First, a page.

Whether you jumped into solopreneurship with complete clarity or you dove in with more motivation than vision, it’s not uncommon to encounter the desire of shifting into a new target audience somewhere along your journey.
Not sure if you’re in the need for a new audience?
Here are some signs you might need a shift:
- You’re not enjoying the kind of work you’re doing and the clients you’re doing it for
- Your brand and personal core values don’t align with the industry or clients you’re working with
- Your goals for your business’ offerings and the impact you desire to make don’t match your clients’ needs or wants
If that sounds all too familiar, keep reading because in this article, we’ll help you put the plan in motion to find the right audience that will help you find solopreneur success and satisfaction:
Where to Begin Gaining Clarity
First, take the signs we outlined above and flip them into questions, then start with examining your answers (the more specific, the better) as you move into the next section:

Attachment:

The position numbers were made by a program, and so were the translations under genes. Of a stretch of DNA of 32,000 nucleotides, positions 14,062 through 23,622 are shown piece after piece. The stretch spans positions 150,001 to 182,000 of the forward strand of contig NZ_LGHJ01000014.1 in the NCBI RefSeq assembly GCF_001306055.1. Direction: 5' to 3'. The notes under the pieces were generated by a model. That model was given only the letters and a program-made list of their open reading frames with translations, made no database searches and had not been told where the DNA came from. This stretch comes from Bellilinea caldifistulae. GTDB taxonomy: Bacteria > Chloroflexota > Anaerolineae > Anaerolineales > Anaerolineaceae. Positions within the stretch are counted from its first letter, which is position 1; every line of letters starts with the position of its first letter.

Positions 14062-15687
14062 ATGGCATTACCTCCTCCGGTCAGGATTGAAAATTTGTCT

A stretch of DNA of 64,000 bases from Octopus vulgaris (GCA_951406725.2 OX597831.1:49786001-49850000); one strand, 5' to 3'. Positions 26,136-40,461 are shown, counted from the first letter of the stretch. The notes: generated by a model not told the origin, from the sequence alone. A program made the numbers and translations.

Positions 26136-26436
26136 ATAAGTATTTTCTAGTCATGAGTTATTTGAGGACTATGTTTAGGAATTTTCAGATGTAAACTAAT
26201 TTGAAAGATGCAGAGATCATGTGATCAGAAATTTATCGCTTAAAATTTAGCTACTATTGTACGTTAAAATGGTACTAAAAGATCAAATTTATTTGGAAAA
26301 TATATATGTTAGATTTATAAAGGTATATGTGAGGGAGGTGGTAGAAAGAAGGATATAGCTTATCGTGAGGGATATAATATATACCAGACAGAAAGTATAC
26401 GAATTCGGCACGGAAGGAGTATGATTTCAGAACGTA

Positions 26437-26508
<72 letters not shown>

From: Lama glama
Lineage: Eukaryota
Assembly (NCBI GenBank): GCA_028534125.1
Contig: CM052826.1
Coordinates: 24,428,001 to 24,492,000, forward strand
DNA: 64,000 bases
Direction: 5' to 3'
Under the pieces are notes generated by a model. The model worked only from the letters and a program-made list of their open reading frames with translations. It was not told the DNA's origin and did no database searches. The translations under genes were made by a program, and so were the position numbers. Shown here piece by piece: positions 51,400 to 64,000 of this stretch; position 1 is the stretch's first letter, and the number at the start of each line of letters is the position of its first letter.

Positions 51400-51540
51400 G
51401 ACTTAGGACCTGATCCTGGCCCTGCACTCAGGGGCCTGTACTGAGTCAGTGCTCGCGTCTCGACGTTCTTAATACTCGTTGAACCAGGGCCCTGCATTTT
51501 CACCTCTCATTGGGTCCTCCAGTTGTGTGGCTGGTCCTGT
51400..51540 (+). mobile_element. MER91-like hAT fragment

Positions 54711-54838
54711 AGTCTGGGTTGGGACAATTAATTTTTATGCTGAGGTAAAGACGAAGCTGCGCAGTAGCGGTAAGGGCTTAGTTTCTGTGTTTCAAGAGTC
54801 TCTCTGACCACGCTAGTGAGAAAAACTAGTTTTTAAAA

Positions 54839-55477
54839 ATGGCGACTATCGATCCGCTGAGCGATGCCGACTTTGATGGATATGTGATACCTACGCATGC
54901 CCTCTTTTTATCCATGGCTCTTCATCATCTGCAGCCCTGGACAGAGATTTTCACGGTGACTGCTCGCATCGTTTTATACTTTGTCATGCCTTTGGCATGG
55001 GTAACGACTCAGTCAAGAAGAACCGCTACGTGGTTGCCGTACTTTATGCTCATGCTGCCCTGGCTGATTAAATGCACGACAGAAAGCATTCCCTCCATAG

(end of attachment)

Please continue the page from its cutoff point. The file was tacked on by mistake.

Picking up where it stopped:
- Why don’t you like the work you’re doing? What is it about your clients and customers that you find unenjoyable? Is it just your work you find lackluster (if so, maybe it’s not your audience that needs adjusting, but your offerings)?
- What are the core values you embody in your business? How are those at odds with the industry you work within or the clients you serve?
- What’s the greater vision for your work and your business? Does the group of people you’re currently working with or creating for fit into that future vision?